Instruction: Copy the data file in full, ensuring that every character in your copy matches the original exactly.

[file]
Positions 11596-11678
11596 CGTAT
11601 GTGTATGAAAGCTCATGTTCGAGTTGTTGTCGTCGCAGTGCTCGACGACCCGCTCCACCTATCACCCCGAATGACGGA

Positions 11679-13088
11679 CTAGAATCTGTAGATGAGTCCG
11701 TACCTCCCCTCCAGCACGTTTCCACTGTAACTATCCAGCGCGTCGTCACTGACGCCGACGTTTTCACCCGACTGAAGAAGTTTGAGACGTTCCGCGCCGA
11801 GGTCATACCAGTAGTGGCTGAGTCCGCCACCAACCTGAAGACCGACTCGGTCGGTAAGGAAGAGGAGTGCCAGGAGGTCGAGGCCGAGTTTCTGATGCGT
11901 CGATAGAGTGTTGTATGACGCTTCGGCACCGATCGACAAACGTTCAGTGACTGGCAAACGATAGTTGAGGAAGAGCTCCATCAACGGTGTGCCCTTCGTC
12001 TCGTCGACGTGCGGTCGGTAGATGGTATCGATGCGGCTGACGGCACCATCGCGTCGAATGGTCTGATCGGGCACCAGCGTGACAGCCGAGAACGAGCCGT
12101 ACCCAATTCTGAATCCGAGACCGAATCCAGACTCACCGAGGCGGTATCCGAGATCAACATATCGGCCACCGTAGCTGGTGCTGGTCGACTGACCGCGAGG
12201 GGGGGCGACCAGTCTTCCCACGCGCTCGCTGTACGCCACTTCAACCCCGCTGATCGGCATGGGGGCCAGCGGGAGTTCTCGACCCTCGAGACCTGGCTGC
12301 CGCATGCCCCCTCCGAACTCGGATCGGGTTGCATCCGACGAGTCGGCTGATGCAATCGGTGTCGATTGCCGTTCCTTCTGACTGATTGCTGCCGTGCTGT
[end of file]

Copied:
Positions 11596-11678
11596 CGTAT
11601 GTGTATGAAAGCTCATGTTCGAGTTGTTGTCGTCGCAGTGCTCGACGACCCGCTCCACCTATCACCCCGAATGACGGA

Positions 11679-13088
11679 CTAGAATCTGTAGATGAGTCCG
11701 TACCTCCCCTCCAGCACGTTTCCACTGTAACTATCCAGCGCGTCGTCACTGACGCCGACGTTTTCACCCGACTGAAGAAGTTTGAGACGTTCCGCGCCGA
11801 GGTCATACCAGTAGTGGCTGAGTCCGCCACCAACCTGAAGACCGACTCGGTCGGTAAGGAAGAGGAGTGCCAGGAGGTCGAGGCCGAGTTTCTGATGCGT
11901 CGATAGAGTGTTGTATGACGCTTCGGCACCGATCGACAAACGTTCAGTGACTGGCAAACGATAGTTGAGGAAGAGCTCCATCAACGGTGTGCCCTTCGTC
12001 TCGTCGACGTGCGGTCGGTAGATGGTATCGATGCGGCTGACGGCACCATCGCGTCGAATGGTCTGATCGGGCACCAGCGTGACAGCCGAGAACGAGCCGT
12101 ACCCAATTCTGAATCCGAGACCGAATCCAGACTCACCGAGGCGGTATCCGAGATCAACATATCGGCCACCGTAGCTGGTGCTGGTCGACTGACCGCGAGG
12201 GGGGGCGACCAGTCTTCCCACGCGCTCGCTGTACGCCACTTCAACCCCGCTGATCGGCATGGGGGCCAGCGGGAGTTCTCGACCCTCGAGACCTGGCTGC
12301 CGCATGCCCCCTCCGAACTCGGATCGGGTTGCATCCGACGAGTCGGCTGATGCAATCGGTGTCGATTGCCGTTCCTTCTGACTGATTGCTGCCGTGCTGT